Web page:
I was telling the OT how much of a flirt he was and while she was adjusting his splint, she produced a full length mirror for him to admire himself in! He took my mobile phone from me and he posed with it, admiring how cool he looked, which made me laugh. He would look up each time somebody entered or left the department, trying to catch their eye with his smile , but then would resume his posing once they had gone.
When we got back to school, I was still giggling about this and as he made a beeline for the same TA that I had seen him grab the day before, I commented how much he seemed to like her. I shared the hospital story with her and she described him as ‘the biggest flirt in the school’! what an accollade, my son the flirt. In his life, Joshua has not been the best in school for anything and so now maybe he has found his niche, my heart soared.
I will never forget the report that the Head of his mainstream nursery wrote as he left to progress up to primary school,so even then he was honing this skill: she wrote :’Joshua has a real talent for winning hearts’ which I thought was so kind at the time, of course it made me cry, and now we can see that he has developed that skill further and is using it to his advantage, on a daily basis.
Social media has inspired my topic again today as I was struck last night by a mother on the hemi site that I have spoken about before, who was in utter despair and was sharing with the parents that she knew would understand her dilemma. She wrote about her autistic son who has reached a point when his mainstream school can no longer support him and that he was being referred to his nearest Special School. And she was devastated on his behalf because she knew that he could not bear to leave his best friend and that he was desperate to be the same as his peers. Logically she knew that the special school was probably the best place for her son, but she was so disappointed on his behalf. Clearly she reached out to this online support group to share her story and to garner feedback.
No sooner had I read this outpouring of despair that I had contributed my words of support and encouragement based upon our own experience of a transfer from mainstream to special school. I tried to explain, as the first mum to comment, that her son may well finally find all of the support that he needed in small classes with expertise for her son’s condition. Over the course of the evening, the thread of shared words of wisdom fascinated me and she responded by giving more details and explored her tears and reaction. Literally it was as though she was exploring the issues with a group of close friends, yet I imagine the others, like me, had never met her or her son.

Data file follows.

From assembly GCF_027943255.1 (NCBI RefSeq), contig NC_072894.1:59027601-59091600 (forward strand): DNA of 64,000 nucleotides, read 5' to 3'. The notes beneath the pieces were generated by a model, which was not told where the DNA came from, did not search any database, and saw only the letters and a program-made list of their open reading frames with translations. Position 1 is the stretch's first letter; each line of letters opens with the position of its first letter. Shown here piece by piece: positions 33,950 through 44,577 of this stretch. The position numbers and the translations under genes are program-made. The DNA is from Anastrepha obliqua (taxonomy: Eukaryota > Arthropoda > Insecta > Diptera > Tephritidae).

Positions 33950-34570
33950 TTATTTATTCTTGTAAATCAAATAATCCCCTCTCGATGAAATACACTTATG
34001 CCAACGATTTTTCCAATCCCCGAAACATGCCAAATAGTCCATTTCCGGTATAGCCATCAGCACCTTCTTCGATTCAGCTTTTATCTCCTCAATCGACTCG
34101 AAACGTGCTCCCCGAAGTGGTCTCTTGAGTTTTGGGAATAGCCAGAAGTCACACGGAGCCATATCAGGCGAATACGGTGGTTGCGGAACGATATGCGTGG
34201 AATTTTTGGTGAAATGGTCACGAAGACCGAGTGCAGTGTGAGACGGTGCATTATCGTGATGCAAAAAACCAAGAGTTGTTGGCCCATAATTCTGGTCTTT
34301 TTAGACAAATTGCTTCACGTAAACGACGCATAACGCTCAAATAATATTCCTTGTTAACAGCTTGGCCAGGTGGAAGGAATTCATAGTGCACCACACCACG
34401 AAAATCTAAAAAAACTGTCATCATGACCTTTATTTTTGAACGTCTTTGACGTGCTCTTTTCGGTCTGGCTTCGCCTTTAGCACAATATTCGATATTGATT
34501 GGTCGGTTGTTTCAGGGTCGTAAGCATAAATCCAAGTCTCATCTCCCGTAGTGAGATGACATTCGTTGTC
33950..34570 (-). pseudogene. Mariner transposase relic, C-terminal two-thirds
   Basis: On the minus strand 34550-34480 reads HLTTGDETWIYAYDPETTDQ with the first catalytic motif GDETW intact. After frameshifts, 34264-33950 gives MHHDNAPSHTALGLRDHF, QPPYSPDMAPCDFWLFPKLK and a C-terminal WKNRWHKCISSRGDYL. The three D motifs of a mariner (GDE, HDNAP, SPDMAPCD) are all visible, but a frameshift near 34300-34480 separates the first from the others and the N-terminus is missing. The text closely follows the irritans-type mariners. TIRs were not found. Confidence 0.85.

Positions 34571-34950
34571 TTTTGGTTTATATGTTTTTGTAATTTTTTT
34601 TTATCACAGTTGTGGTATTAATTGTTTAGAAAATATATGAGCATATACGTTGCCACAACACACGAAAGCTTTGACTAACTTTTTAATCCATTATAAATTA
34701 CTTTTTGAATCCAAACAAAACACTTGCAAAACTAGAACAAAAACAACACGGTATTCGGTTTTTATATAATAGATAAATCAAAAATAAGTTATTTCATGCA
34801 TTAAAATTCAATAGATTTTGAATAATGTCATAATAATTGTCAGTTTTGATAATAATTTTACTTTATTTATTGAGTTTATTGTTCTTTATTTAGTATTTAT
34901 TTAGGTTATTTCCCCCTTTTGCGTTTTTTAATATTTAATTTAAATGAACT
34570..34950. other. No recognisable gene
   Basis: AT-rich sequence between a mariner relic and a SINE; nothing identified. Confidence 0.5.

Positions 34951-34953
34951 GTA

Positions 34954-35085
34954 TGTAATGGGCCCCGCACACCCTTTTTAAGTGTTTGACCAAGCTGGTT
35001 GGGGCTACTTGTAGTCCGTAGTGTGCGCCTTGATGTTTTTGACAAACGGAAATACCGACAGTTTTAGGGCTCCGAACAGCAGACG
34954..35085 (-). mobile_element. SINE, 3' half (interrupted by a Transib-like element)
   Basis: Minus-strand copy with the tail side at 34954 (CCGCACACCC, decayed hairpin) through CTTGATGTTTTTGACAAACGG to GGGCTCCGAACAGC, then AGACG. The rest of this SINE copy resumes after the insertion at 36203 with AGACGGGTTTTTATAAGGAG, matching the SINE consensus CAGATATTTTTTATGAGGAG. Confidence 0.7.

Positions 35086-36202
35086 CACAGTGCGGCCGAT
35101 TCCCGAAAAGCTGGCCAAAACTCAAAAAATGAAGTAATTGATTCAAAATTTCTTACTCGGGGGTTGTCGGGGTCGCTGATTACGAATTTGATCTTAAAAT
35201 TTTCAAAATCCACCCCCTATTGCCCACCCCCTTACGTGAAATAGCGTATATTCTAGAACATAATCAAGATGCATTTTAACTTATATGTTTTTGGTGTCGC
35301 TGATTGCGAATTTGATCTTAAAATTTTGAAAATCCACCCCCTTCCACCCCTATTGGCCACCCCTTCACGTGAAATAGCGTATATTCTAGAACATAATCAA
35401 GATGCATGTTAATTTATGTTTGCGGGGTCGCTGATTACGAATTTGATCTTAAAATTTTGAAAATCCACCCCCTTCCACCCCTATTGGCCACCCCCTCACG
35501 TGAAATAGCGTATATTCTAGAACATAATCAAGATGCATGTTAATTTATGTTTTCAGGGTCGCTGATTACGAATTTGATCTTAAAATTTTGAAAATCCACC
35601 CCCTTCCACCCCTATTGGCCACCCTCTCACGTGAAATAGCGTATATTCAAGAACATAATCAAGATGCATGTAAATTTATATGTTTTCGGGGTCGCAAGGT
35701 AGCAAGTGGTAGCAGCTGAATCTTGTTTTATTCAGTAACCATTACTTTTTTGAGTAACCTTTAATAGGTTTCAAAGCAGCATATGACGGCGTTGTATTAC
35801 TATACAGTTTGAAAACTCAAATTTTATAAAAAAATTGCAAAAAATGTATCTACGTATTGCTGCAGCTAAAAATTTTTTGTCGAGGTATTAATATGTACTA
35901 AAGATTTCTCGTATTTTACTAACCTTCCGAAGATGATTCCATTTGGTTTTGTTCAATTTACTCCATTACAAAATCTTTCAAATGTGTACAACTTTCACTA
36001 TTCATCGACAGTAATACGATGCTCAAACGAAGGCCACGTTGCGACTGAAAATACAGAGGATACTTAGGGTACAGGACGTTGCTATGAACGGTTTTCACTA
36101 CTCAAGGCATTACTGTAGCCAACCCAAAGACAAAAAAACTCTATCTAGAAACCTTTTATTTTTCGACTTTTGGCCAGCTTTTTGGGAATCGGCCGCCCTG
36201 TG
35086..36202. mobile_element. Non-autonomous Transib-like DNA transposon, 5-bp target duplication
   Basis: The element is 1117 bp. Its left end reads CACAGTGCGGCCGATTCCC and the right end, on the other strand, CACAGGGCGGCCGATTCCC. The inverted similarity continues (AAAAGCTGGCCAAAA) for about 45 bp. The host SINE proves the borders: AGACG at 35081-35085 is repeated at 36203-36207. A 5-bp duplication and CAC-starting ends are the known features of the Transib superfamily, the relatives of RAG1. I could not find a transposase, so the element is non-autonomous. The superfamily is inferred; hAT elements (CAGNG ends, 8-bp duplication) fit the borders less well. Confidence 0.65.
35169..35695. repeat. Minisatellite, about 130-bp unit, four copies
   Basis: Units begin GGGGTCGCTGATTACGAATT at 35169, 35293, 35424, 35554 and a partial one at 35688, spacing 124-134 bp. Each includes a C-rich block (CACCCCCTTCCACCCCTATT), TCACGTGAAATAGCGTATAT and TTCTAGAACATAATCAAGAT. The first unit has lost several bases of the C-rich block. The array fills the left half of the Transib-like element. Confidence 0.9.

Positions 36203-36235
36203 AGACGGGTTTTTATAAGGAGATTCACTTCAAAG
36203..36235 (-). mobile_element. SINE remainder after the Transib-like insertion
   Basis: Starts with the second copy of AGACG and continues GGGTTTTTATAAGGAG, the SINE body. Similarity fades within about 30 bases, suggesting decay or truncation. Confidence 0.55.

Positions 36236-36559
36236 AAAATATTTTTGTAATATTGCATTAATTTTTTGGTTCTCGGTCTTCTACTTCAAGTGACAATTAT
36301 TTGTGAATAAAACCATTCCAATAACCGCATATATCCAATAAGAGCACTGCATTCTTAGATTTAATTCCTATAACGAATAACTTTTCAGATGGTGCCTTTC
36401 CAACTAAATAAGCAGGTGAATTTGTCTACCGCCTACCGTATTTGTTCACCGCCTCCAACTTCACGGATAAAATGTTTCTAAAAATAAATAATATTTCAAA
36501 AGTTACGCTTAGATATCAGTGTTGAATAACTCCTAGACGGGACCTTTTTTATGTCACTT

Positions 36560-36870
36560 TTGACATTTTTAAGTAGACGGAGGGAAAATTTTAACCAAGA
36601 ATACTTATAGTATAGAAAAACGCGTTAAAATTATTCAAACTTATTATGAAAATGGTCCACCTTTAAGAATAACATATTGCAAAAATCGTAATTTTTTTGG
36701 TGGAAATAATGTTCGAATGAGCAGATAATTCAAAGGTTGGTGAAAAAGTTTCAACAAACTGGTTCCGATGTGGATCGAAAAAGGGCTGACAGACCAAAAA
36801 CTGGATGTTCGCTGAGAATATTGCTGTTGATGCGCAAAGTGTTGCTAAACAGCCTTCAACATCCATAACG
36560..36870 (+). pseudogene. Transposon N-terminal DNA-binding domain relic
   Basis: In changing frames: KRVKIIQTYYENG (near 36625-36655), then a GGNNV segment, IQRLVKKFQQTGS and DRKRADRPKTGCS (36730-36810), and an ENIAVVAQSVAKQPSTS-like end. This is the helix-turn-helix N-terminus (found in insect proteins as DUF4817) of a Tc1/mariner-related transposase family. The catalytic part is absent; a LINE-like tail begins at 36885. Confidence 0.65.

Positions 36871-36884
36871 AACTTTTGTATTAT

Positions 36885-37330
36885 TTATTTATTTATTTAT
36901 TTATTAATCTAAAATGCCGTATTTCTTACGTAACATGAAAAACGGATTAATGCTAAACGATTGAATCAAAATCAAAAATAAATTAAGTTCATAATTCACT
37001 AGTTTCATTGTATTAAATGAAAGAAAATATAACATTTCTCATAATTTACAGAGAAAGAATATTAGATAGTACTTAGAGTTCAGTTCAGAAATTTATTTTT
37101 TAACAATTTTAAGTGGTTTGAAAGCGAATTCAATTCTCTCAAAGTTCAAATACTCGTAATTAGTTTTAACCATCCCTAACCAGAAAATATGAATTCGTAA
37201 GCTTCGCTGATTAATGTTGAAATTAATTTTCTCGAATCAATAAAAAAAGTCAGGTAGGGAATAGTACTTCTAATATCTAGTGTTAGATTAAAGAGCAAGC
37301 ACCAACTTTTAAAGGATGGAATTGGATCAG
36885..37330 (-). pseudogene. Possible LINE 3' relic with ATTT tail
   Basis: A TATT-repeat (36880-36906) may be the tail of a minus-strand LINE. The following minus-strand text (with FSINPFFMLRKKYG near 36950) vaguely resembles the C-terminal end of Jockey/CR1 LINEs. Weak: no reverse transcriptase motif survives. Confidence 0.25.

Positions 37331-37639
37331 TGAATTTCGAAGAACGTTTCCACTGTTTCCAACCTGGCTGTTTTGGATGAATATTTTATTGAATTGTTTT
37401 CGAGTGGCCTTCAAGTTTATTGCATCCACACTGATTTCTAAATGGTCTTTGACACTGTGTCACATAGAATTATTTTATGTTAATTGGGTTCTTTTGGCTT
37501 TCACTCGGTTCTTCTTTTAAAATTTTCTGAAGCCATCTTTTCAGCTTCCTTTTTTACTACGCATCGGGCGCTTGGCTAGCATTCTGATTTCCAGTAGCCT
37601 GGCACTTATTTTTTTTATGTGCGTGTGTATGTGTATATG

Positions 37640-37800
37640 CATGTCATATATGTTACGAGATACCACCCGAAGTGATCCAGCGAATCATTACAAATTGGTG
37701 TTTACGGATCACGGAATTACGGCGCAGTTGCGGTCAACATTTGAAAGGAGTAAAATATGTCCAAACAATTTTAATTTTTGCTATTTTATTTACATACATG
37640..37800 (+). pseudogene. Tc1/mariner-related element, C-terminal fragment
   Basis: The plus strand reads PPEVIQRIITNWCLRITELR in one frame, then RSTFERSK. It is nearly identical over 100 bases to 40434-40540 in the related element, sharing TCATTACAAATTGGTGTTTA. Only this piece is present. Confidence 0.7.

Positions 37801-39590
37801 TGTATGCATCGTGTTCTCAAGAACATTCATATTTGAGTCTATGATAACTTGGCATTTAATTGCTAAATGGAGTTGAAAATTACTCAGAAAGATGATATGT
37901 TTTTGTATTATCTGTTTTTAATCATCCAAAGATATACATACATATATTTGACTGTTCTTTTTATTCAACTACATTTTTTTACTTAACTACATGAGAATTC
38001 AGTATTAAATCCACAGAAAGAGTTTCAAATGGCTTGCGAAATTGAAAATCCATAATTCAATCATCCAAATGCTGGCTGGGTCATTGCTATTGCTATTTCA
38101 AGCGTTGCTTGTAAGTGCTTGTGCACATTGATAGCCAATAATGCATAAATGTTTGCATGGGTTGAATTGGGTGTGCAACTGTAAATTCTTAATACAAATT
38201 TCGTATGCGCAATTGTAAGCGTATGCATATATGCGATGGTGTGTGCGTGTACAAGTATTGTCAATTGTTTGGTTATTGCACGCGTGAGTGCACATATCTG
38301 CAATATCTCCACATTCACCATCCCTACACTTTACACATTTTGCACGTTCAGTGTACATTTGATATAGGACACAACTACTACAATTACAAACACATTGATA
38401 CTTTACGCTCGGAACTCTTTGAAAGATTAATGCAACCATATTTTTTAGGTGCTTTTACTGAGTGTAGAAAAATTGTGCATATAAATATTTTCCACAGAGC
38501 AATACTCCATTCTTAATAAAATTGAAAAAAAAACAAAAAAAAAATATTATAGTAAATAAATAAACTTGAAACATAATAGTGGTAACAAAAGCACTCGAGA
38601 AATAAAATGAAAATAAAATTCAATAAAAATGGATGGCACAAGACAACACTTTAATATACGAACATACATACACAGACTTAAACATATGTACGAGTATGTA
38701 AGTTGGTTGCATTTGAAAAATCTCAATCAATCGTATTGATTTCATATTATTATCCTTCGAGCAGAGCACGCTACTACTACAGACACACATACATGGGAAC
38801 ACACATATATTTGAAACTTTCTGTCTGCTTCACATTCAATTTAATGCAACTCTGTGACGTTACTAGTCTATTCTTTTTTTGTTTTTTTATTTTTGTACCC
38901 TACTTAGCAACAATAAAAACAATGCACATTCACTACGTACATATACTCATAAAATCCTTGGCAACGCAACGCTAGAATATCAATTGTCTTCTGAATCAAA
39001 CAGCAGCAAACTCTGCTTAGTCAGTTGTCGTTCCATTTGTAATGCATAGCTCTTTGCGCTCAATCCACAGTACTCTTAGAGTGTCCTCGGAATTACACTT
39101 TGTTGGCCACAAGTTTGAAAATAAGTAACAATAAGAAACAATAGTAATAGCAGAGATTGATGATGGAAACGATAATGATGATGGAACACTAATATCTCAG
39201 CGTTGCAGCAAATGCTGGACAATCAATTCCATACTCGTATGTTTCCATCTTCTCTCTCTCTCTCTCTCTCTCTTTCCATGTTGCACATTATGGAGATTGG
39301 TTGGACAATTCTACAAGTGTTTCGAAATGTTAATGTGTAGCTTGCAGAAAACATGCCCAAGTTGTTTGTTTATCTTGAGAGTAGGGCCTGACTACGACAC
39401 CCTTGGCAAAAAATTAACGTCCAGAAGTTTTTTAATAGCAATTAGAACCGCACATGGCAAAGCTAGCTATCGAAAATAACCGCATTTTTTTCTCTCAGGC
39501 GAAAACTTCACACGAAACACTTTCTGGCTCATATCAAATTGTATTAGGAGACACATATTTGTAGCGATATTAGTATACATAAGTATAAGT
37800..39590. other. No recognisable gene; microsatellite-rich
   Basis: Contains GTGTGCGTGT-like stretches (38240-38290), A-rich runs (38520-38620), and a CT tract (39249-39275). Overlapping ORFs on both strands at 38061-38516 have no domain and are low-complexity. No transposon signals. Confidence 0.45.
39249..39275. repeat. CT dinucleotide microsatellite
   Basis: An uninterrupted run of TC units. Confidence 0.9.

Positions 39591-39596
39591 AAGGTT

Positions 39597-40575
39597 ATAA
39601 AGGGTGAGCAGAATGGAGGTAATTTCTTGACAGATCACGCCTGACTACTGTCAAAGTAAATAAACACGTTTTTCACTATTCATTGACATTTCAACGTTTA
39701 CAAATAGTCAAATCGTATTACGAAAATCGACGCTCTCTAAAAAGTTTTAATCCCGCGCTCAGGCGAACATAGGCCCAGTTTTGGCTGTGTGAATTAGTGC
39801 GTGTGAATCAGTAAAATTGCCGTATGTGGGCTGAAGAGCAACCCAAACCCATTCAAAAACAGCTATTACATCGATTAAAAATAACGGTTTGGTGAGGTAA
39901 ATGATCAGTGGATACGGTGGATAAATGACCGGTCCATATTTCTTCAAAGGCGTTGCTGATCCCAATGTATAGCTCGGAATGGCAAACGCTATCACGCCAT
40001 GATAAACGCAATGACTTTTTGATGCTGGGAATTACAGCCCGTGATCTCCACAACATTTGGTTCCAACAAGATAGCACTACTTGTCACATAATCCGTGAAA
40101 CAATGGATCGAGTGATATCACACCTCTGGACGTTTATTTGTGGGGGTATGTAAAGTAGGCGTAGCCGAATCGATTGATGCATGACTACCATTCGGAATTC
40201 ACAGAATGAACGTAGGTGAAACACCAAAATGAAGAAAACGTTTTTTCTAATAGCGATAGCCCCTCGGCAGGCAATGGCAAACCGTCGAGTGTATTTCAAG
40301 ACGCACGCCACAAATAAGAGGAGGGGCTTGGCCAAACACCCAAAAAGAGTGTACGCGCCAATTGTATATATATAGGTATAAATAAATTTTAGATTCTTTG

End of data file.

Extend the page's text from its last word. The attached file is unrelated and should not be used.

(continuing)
Of course, this debate made me reflect on our situation with Joshua too. Similarly we reached a point at which his mainstream primary school could no longer support him adequately. And so we had that same conversation and began that search for the best setting for our precious son. Gut feel is so important when looking around a new special school I found, I had a physical reaction when I found the right setting and similarly, we both knew where we were not prepared to send Joshua under any circumstances. Not able to get our first choice of special school, Joshua spent a couple of years in a school that did not suit him, but I am delighted to say that in 2011 Joshua, after a tribunal to get there, joined his current school and so at ten years old, Joshua was finally where he belonged.
I did not have the complication to deal with that this mother has, Joshua did not have a best friend that he had to leave behind at mainstream – nor does he currently have a best friend, although I have now seen how fondly many of his classmates regard Joshua. Social acceptance to be the same as his peers was not an issue for Joshua either, he has always been happy to go his own way as he seems fairly oblivious to what his peers are doing. So in many ways, the decision was made much easier for us – there is that silver lining again – and there is such comfort in knowing that your non-verbal child has found his ‘educational home’.